Effects on the BMD
From the data and images of cancellous bone in the proximal tibial metaphysis (the epiphyseal line down to 3.0 mm) scanned by pQCT (Figs. 3 and 4), it was clearly seen that ovariectomy resulted in the reduction of trabecular bone and total density. However, those were significantly improved by Qing E formula Plus Danshen. But no apparent difference was observed at the epiphyseal line down to 12.0 mm.
Effects on the expression of estrogenic activities
E2 and the mixtures from Qing E formula plus Danshen (BDD) did increase luciferase activity for ERs. The mixtures at varying mass concentrations (0.1, 1, 10, 100 μg/ml, respectively) all caused a significant increase of luciferase activity in ERα, while at these concentrations (1, 10, 100 μg/ml, respectively) caused a significant increase of luciferase activity in ERβ, both in a dose-dependent manner. When the potencies were compared, it was evident that none of the mixtures was more potent than E2 in ERα, but the mixture at the concentration of 100 μg/ml showed noticeably more potent than E2 in ERβ. When the cells were simultaneously treated with the test mixture and a pure ER antagonist, ICI 182,780, at a concentration of 1 μg/ml, luciferase activity was greatly suppressed. The test mixtures transactivated better through ERβ than ERα (Fig. 5).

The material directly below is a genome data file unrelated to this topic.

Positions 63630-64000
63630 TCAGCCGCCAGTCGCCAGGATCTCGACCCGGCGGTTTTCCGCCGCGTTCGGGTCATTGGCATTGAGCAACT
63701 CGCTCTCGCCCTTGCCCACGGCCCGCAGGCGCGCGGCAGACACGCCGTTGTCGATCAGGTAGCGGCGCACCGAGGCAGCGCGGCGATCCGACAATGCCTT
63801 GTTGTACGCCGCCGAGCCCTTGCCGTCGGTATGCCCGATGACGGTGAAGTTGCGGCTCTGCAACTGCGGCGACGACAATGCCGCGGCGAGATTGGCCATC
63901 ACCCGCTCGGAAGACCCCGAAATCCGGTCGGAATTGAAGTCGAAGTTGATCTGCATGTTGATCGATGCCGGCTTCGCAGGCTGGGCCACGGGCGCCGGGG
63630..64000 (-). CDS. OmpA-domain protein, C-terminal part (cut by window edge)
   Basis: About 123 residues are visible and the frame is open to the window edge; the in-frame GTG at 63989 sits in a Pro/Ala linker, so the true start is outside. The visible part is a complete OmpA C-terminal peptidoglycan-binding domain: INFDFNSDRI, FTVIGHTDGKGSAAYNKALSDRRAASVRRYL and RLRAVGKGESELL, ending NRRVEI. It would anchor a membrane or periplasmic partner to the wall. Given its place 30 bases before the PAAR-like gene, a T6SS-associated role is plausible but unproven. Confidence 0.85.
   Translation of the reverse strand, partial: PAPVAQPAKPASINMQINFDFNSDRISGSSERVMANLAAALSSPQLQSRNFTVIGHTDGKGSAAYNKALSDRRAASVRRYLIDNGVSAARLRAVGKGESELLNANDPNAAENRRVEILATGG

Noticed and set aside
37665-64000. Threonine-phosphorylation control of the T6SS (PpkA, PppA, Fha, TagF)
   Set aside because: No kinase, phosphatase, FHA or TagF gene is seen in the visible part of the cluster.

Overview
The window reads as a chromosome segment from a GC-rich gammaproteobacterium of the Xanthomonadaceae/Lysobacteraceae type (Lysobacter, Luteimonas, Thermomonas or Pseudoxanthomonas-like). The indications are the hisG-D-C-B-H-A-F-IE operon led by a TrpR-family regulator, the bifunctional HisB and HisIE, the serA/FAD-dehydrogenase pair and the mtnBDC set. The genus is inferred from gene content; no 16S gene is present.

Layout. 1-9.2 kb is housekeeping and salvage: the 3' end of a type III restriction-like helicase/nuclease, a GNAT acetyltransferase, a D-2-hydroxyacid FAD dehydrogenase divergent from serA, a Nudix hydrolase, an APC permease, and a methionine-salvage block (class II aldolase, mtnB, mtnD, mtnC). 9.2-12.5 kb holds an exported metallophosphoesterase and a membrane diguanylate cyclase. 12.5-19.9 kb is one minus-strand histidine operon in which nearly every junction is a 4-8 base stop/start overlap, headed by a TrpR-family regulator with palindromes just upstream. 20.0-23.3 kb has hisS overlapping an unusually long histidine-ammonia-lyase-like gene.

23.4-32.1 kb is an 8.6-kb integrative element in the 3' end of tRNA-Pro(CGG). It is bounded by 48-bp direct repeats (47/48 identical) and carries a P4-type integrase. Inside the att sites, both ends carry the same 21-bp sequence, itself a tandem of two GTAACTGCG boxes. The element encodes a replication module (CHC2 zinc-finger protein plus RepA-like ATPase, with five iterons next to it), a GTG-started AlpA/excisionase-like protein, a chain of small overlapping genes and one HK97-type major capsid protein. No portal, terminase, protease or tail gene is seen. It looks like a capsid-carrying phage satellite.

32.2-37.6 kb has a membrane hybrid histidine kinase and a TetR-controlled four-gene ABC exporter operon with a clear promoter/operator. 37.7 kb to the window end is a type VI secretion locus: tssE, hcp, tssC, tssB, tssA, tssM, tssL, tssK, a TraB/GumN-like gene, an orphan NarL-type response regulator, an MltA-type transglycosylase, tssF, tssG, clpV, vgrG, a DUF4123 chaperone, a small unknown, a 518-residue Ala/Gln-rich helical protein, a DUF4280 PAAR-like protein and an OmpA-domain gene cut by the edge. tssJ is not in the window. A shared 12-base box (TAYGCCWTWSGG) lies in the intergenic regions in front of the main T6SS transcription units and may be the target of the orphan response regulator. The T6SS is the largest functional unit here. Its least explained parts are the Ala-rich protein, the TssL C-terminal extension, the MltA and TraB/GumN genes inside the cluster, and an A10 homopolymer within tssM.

Menopause leads to a wide range of symptoms and disorders, including hot flashes, night sweats, sleeping problems, emotional dysfunction, endocrine disorders including hyperlipidemia, hypertension, hyperglycemia, and osteoporosis etc.. Phytoestrogens have been applied for compensation of hormone deficiency in the menopause . Phytoestrogens are present in certain edible plants being most abundant in soy; they are structurally and functionally analogous to the estrogens. Among them, isoflavones and coumestans are the most extensively studied groups. Isoflavones are present in different edible plants being most abundant in soy [11–13]. However, soy is known as allergenic food at least for some populations [12, 14]. In regard to osteoporosis, the latest review concluded that ‘evidence points to a lack of a protective role of soy isoflavones in the prevention of postmenopausal bone loss’ ; Dewell’s findings suggested that soy-derived phytoestrogens did not significantly alter serum lipoproteins in postmenopausal women and, therefore, might not effectively reduce the risk of Coronary Artery Disease . As for other phytoestrogens, in animals, the intake of clover was reported to impact fertility and morphogenesis of ovaries in sheep . Therefore, we are still on the way to seek more effective phytoestrogens for menopausal treatment.